The symptoms of virus phobia are the same as the symptoms of other specific phobias.

The emotional and psychological symptoms of germaphobia include:

  • intense terror or fear of Coronavirus disease
  • anxiety, worries or nervousness related to exposure to bacteria
  • excessive fear in situations when viruses or other bacteria are present
  • inability to control the fear of infection

Behavioural symptoms of germaphobia include difficulty concentrating on daily activities due to fear of infection (for example, the need to wash your hands excessively).

The fear of bacteria and viruses is persistent enough to affect your daily life.

People with this fear end up avoiding any activity that could lead to contamination, including having sex.

Sometimes anxiety caused by the phobia of illness leads to compulsive behaviours.

People with misophobia frequently wash their hands, shower and wipe clean surfaces.

Although these repeated activities could effectively reduce the risk of contamination, they make it difficult to focus on anything else.

 

Treatment of Coronaphobia

The goal for the treatment for germaphobia (misophobia or coronaphobia in our case) is to help you improve the quality of your life.

Phobias are treated with therapy, medications and self-help measures.

Therapy, also known as psychotherapy or counselling, can help you deal with the fear of viruses.

The most successful treatments for phobias are exposure therapy and cognitive behavioural therapy (CBT).

Exposure therapy or desensitization involves gradual exposure to the triggers of misophobia.

The goal is to reduce anxiety and fear caused by viruses/bacteria. Over time, you regain control of your thoughts about microorganisms.

Cognitive behavioural therapy (CBT) is usually used in combination with exposure therapy.

Cognitive-behavioural therapy (CBT)

The cognitive-behavioural theory explains the mechanism of phobias and provides the solution.

The most effective method of treating flight phobia is exposure therapy.

It is the method in which, with the guidance of the specialized therapist, the client is gradually exposed to the feared stimulus, in order to reduce his sensitivity to it.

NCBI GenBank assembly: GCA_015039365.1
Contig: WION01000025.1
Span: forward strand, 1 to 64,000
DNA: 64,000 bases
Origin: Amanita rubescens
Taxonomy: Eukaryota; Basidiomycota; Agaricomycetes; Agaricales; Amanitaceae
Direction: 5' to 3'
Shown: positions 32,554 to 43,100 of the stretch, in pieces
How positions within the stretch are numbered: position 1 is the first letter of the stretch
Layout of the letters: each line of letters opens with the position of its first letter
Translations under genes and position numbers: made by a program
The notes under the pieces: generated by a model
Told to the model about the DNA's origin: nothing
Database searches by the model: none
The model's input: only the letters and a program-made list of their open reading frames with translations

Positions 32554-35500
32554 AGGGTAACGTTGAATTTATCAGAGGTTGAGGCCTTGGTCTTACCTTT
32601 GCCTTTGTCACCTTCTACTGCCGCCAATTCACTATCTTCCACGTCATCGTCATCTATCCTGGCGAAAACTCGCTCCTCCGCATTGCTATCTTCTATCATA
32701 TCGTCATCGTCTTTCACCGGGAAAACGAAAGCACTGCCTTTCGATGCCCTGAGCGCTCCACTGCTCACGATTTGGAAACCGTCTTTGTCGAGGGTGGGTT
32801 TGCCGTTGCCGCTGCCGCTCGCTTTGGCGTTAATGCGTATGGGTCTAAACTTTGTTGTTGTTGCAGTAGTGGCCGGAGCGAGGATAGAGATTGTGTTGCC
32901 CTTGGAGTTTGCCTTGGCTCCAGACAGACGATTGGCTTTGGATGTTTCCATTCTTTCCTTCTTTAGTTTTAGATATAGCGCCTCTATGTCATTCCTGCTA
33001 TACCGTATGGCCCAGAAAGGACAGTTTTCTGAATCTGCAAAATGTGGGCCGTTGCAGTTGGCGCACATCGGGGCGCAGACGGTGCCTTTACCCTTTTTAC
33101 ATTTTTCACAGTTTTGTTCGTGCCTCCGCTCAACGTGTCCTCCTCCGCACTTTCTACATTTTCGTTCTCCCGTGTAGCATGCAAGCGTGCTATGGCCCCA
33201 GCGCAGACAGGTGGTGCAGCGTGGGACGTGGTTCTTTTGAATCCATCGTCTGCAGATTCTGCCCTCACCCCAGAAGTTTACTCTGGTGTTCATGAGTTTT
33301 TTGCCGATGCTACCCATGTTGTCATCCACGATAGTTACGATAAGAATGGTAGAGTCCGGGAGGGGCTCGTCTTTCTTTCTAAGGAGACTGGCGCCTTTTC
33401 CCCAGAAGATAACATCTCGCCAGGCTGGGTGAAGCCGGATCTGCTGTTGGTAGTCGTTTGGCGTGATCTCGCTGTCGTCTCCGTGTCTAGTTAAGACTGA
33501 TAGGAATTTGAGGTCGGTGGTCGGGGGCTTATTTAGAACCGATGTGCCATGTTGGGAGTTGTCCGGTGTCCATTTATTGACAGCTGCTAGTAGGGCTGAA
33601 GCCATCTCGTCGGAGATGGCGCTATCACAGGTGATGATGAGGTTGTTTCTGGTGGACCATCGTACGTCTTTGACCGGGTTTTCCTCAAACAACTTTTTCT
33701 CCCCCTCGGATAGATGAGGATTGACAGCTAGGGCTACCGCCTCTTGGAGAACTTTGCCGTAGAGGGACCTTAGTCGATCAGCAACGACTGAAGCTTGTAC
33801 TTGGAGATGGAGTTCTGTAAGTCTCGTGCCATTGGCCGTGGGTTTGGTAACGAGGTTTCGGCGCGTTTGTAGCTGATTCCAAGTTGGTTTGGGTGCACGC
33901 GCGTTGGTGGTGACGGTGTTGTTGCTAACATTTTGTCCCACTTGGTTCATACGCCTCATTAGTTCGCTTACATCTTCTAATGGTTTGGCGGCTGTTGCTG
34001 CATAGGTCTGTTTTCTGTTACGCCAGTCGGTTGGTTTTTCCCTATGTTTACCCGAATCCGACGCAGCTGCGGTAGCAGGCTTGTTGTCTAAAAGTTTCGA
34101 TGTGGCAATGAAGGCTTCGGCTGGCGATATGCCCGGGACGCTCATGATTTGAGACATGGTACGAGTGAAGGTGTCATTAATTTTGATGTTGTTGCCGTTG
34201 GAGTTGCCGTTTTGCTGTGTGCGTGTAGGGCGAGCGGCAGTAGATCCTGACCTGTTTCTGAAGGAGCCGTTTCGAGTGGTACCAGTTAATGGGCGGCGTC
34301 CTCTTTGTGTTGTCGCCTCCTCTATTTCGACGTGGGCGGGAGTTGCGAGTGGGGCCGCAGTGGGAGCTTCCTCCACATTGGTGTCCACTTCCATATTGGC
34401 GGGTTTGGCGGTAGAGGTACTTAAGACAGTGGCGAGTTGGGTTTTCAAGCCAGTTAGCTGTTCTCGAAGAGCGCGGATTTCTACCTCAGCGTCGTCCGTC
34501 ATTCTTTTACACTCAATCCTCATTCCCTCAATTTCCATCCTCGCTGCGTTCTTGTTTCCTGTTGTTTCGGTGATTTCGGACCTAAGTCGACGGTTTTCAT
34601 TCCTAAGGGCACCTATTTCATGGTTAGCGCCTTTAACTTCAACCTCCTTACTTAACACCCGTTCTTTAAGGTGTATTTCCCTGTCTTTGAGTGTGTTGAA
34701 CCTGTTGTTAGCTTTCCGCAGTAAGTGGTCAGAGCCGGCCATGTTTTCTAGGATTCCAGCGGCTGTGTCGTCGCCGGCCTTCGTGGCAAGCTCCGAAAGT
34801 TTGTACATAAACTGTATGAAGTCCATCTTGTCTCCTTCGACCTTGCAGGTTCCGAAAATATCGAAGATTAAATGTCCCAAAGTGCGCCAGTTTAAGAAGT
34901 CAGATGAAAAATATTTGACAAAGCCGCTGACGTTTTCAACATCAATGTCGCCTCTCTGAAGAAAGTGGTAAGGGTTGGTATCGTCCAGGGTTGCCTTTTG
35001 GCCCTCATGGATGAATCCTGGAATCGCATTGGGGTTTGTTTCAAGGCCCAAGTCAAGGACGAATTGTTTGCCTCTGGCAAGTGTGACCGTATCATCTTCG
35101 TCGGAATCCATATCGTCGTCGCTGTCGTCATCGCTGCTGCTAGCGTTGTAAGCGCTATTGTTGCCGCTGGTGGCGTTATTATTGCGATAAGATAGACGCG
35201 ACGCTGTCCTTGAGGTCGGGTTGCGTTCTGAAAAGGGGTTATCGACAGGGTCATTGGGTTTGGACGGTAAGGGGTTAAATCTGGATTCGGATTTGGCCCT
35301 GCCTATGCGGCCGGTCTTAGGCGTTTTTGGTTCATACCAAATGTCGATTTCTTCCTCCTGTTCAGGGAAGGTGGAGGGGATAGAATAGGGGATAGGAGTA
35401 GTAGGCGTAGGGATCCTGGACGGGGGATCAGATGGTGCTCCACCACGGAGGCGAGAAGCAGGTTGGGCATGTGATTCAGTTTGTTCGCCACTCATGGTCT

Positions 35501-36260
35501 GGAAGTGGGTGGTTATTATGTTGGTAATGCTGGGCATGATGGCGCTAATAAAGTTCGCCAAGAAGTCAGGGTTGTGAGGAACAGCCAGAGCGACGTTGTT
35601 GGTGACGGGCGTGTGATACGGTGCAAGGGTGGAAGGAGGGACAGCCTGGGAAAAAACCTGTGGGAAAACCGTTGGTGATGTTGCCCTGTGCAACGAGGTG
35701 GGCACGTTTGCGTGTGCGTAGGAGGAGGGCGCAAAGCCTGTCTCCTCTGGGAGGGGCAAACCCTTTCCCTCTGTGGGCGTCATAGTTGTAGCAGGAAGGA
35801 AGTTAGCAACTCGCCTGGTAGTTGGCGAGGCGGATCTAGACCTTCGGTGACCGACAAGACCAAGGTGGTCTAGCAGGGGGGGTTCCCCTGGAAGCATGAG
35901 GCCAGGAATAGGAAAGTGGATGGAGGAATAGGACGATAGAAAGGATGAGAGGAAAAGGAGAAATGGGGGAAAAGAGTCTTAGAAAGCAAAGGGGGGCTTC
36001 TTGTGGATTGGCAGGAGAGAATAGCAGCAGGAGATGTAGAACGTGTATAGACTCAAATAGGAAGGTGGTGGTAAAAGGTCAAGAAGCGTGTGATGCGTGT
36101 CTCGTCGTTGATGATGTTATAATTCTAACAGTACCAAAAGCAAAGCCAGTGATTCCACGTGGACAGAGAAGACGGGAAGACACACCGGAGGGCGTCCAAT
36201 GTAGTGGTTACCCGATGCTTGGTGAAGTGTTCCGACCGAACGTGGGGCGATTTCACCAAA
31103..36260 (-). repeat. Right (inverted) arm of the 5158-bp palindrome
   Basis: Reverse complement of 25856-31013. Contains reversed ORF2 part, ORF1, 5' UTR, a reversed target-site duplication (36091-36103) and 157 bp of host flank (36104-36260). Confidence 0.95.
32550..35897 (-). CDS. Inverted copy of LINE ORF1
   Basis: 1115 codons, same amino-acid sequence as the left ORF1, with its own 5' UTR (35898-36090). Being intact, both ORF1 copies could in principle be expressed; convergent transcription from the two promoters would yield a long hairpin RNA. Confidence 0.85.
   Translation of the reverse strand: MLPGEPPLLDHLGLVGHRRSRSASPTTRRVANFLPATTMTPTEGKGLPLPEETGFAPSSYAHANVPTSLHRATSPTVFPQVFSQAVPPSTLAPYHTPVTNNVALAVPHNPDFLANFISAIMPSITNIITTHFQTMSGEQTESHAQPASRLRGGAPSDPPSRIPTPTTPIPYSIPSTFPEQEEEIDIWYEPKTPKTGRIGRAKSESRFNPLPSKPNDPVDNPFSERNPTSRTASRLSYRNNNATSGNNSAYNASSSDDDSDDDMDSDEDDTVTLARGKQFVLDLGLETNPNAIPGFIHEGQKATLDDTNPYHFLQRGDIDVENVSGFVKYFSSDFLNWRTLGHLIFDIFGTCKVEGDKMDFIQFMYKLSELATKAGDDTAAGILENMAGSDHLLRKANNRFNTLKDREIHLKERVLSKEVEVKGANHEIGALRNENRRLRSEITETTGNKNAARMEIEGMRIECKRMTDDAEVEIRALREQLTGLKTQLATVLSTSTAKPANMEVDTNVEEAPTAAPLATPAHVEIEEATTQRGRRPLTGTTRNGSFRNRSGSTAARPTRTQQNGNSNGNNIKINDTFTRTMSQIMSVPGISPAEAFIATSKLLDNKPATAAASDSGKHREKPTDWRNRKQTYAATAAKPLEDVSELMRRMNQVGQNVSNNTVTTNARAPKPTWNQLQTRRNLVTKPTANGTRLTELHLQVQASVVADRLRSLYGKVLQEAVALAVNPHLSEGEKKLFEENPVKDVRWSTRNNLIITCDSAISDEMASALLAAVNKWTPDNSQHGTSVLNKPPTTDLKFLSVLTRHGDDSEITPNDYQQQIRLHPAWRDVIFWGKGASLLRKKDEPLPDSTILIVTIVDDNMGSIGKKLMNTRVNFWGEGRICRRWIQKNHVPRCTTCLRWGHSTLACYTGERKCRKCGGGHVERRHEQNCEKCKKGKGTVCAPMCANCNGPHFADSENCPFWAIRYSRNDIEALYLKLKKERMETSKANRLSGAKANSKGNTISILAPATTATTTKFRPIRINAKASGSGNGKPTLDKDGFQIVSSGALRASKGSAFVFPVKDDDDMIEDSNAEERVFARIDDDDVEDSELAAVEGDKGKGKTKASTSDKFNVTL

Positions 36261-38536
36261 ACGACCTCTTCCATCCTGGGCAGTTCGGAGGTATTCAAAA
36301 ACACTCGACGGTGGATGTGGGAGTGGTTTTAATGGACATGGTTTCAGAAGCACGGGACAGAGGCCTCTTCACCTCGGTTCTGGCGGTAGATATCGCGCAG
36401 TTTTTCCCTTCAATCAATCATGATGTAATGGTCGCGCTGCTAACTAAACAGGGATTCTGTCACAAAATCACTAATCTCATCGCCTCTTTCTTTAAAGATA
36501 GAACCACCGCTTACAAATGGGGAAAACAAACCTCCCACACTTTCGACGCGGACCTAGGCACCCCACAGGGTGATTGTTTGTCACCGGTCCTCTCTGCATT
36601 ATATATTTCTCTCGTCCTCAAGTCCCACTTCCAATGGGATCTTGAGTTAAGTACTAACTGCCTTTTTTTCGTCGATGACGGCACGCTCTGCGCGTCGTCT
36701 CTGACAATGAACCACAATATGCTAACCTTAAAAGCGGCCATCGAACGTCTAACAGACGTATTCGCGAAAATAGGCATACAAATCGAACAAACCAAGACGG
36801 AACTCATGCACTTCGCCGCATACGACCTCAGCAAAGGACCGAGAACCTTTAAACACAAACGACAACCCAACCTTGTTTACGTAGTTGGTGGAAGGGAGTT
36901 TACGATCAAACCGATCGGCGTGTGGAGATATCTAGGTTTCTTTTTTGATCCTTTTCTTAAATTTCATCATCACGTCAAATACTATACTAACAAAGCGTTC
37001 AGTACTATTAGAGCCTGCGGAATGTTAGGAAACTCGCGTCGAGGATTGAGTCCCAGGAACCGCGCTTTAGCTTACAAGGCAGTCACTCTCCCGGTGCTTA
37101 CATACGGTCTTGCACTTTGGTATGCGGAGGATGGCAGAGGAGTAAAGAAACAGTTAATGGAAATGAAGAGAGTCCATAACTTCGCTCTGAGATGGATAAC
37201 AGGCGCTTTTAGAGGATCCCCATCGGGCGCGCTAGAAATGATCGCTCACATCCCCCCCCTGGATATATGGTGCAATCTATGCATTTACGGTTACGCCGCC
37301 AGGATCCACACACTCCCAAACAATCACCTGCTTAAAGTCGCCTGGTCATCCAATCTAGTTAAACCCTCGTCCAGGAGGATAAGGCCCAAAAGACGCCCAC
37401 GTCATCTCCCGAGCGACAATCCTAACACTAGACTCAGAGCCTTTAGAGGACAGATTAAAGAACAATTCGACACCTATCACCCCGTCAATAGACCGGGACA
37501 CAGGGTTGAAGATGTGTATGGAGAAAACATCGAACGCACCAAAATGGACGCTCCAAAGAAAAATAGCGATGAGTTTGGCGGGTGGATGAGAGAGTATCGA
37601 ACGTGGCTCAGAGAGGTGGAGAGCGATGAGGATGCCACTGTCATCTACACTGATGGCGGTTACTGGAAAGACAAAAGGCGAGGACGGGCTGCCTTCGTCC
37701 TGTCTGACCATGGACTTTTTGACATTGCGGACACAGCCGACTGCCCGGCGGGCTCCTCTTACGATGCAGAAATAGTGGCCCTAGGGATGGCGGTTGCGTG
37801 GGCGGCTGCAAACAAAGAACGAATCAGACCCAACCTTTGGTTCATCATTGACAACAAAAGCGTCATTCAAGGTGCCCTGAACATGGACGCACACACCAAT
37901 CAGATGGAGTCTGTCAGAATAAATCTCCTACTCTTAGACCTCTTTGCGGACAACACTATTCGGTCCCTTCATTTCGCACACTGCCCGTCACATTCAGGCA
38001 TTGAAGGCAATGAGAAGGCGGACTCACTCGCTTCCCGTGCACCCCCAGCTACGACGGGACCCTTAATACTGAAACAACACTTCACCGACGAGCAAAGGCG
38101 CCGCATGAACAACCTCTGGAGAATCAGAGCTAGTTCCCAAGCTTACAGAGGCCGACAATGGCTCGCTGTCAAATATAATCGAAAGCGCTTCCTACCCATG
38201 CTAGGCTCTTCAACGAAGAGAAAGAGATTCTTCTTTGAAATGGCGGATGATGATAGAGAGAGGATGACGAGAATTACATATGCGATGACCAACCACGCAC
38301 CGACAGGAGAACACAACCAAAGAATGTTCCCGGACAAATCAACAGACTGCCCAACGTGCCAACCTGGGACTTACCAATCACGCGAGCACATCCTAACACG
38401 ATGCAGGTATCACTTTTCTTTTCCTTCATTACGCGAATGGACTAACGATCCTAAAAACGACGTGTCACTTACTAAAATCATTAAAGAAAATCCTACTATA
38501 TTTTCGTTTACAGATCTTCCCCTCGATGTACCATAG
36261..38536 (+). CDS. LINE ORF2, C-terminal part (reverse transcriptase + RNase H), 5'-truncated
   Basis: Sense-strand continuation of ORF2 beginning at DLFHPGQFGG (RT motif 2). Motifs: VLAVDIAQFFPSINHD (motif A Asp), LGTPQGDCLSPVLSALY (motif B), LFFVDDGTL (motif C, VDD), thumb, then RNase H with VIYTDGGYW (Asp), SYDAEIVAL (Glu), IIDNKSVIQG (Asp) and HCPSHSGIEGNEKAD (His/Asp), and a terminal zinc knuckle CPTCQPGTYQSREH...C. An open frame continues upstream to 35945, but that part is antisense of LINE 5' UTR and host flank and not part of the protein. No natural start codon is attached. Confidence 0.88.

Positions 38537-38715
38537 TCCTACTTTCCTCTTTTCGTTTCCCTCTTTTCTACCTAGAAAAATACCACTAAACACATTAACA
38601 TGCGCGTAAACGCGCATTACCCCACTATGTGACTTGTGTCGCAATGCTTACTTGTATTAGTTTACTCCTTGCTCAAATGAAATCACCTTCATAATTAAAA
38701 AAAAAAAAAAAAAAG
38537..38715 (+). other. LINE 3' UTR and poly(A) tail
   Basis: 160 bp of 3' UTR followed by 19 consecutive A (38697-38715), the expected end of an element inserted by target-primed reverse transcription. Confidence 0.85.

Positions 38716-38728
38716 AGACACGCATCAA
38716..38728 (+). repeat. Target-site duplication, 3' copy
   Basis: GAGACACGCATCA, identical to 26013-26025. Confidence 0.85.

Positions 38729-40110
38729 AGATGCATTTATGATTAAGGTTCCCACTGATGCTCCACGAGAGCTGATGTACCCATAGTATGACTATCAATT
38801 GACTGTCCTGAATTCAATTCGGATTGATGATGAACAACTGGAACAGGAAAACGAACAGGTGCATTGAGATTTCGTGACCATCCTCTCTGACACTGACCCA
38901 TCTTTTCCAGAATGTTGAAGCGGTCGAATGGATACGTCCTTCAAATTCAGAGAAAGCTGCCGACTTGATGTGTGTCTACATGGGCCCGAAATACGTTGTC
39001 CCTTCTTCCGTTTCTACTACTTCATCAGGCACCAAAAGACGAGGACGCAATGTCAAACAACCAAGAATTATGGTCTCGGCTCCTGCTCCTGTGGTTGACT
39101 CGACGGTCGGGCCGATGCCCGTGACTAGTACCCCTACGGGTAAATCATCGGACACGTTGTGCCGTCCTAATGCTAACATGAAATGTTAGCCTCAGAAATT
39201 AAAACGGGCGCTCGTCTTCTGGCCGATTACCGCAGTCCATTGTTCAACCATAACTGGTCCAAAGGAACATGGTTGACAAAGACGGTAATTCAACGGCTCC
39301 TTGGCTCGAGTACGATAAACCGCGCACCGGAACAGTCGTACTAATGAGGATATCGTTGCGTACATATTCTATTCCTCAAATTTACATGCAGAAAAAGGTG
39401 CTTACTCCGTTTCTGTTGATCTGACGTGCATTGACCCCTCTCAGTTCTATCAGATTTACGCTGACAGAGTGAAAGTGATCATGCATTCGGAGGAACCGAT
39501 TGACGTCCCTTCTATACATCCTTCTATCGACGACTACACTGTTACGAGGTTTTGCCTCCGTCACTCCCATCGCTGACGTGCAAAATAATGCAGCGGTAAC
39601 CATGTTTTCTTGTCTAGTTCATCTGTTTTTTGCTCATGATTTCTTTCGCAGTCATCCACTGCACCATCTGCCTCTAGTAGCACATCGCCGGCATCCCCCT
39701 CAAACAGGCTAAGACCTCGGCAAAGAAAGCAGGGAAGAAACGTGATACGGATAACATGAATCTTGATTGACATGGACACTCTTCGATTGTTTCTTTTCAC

Some studies show that 90% of people whose treatment included exposure to a real flight continued to fly even after a year or four years, when they were contacted again.

Virtual Reality Exposure Therapy (TERV)

This is actually the exposure therapy mentioned above, only a much more accessible and comfortable option for patients.

The patient has a virtual experience, with the help of a headset and a chair that transports him inside a simulated plane.

It is almost as real to the participant’s nervous system as the ones we usually fly with.

The effectiveness of this method has been proven and is comparable to that of the classical method.

In addition, it has many advantages:

  • low costs,
  • high accessibility
  • the option to program the conditions of the environment to which the patient is exposed.

Eye movement desensitization and reprocessing (EMDR)

This form of therapy is mainly used to treat trauma. As mentioned above, phobias can be caused by traumatic experiences.

In addition, if a person has a phobia, any exposure to the phobic stimulus is in itself a traumatic experience.

Therefore, it makes sense for EMDR to work in these patients as well.

During therapy sessions, the patient is asked to think about negative memories that fuel the phobia, while also focusing on an external stimulus.

The most common stimulus is the sound of the therapist’s palms, which causes the eyes to move sideways. 

With the help of this technique, the emotional stress is reduced, the physiological response is diminished and the negative beliefs are reformulated.

An advantage of this method is that it only takes a few sessions for spectacular results.

Medication for Coronaphobia

Therapy is usually enough to treat a phobia.

In some cases, medications are used to relieve anxiety symptoms associated with short-term exposure to microorganisms. These drugs include:

  • Selective serotonin reuptake inhibitors (SSRIs)
  • Serotonin-norepinephrine reuptake inhibitors (SNRIs)

How can you help yourself

Certain lifestyle changes and home remedies could help alleviate the fear of illness.

These include:

  • Practice mindfulness or meditation
  • Other relaxation or yoga techniques
  • Regular exercise
  • Get enough sleep
  • Maintain a healthy diet
  • Confront situations of fear when possible
  • Reduce caffeine or other stimulants

How to manage anxiety caused by Coronaphobia